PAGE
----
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The Archaeology of Time Travel Experiencing the Past in the 21st Century edited by Bodil Petersson and Cornelius Holtorf. viii+318 pages; illustrated throughout in colour and black & white. 303 2017. Available both in print and Open Access. Printed ISBN 9781784915001. £38.00 (No VAT). Epublication ISBN 9781784915018. Book contents pageDownload



To Download the complete volume scroll down past the contents list, right-click "Download PDF" and save target file to your computer. Individual chapters can be downloaded by clicking on the entry in the contents listing below. The paperback edition can be ordered via the green buttons at the bottom of the page.

This volume explores the relevance of time travel as a characteristic contemporary way to approach the past. If reality is defined as the sum of human experiences and social practices, all reality is partly virtual, and all experienced and practiced time travel is real. In that sense, time travel experiences are not necessarily purely imaginary. Time travel experiences and associated social practices have become ubiquitous and popular, increasingly replacing more knowledge-orientated and critical approaches to the past. Papers discuss the implications and problems associated with the ubiquity and popularity of time travelling and whether time travel is inherently conservative because of its escapist tendencies, or whether it might instead be considered as a fulfilment of the contemporary Experience or Dream Society. Whatever position one may take, time travel is a legitimate and timely object of study and critique because it represents a particularly significant way to bring the past back to life in the present.

Introduction
Chapter 1: The Meaning of Time Travel (Cornelius Holtorf)

Part One: Emerging Possibilities in Virtual Time Travels
Chapter 2: Time Travel Using 3D Methodologies – Visualising the Medieval Context of a Baptismal Font (Nicoló Dell’Unto, Ing-Marie Nilsson† and Jes Wienberg)
Chapter 3: The Kivik Grave, Virtual Bodies in Ritual Procession – Towards New Artistic Interactive Experiences for Time Travellers (Magali Ljungar-Chapelon)
Commentary: Time Travel Paradoxes and Archaeology (Per Stenborg)
Commentary: Taking Us to the Past and the Past to Us (Isto Huvila)

Part Two: Time Travel as an Educational Method
Chapter 4: Use the Past, Create the Future – The Time Travel Method, a Tool for Learning, Social Cohesion and Community Building (Ebbe Westergren)
Chapter 5: To Make and to Experience Meaning – How Time Travels are Perceived amongst Participants (Niklas Ammert and Birgitta E. Gustafsson)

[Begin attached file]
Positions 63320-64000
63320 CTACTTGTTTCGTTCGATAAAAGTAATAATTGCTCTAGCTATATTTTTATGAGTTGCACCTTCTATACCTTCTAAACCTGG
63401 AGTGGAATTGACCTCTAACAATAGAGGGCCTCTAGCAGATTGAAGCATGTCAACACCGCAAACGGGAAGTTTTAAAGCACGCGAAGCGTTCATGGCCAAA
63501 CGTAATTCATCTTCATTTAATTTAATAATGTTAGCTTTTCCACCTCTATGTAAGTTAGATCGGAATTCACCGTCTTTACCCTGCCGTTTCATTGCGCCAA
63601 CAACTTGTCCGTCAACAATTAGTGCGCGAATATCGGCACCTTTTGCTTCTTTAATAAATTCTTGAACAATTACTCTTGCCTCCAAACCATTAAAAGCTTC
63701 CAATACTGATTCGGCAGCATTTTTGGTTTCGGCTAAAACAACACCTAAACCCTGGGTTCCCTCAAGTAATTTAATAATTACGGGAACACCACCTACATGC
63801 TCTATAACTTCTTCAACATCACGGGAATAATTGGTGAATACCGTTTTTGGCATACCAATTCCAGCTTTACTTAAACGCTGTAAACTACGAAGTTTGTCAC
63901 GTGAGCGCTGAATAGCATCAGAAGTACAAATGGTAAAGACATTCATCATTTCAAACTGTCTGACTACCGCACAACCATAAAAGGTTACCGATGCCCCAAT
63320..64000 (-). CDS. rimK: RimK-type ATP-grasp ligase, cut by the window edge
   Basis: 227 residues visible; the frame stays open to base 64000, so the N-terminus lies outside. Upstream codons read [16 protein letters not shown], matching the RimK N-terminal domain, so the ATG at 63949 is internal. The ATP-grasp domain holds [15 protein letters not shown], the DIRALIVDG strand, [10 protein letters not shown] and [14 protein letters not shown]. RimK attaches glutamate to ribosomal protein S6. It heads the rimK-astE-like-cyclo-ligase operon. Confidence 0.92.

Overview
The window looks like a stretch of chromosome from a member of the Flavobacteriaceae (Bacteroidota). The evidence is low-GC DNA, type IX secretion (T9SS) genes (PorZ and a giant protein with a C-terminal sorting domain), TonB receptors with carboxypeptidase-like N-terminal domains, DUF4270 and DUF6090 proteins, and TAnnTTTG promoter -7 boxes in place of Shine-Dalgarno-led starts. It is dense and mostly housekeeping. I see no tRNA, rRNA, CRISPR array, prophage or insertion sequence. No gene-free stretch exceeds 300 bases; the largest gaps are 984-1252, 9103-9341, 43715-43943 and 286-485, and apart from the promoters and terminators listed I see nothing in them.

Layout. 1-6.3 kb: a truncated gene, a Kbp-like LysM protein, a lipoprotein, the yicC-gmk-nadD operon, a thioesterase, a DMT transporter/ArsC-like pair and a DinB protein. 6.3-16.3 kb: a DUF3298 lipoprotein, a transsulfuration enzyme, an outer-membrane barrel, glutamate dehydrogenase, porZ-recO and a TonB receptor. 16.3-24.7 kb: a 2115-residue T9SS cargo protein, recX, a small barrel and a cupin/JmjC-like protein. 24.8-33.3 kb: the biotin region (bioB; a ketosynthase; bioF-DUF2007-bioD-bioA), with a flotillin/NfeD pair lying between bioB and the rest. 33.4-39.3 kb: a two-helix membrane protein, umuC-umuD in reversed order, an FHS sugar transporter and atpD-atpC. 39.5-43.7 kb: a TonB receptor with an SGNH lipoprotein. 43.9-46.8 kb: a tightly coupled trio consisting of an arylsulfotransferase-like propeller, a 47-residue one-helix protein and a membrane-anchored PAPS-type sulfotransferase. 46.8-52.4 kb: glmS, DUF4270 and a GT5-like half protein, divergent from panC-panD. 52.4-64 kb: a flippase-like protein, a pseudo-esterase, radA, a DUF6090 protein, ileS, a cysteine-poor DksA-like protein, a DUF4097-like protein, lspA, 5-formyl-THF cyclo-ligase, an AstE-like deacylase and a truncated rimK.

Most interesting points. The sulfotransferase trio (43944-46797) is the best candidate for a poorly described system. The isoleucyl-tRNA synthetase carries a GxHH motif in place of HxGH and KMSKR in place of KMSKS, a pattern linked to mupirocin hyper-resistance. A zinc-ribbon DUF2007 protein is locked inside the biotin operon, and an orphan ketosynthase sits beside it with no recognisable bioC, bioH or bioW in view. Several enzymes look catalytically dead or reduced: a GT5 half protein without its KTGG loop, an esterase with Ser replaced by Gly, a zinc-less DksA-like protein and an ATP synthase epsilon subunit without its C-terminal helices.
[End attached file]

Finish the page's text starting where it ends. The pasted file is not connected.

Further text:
Commentary: Forming Bridges through Time Travel (Cecilia Trenter)

Part Three: Living the Distant Past
Chapter 6: Performing the Past – Time Travels in Archaeological Open-air Museums (Stefanie Samida)
Making a Mint Comparative Studies in Late Iron Age Coin Mould by Mark Landon. xii+198 pages; illustrated throughout in black & white. 268 2016. Available both in printed and e-versions. Printed ISBN 9781784914080. £34.00 (No VAT). Epublication ISBN 9781784914073. £15.83 (Exc. VAT) Institutional Price £34.00 (Exc. UK VAT) Book contents pageBuy Now

This book presents the first large-scale comparative study of Iron Age coin mould. The subject of Iron Age minting techniques is an important one that reveals a great deal about Iron Age political organisation and economy but which, until now, has remained largely unreported. In addition to examining in detail approximately 20% of all the coin mould ever found, the book also addresses the lack of an agreed reporting protocol, the main and considerable obstacle to progress in this field. In addition to the detailed interpretation of all mould studied the volume also serves as a field guide to best practice in dealing with new material and finds.

About the Author:
Although he has been involved in archaeology since he was 10, Mark Landon never anticipated that the chance find of a single fragment of coin mould in the River Rib would mean that he would spend the next nine years of his life writing this book. He lives in Hertfordshire with his wife, Sue, where he continues to work in archaeology. He does not see nearly enough of his two children, Jermyn and Esmée, or of his granddaughter, Jasmine.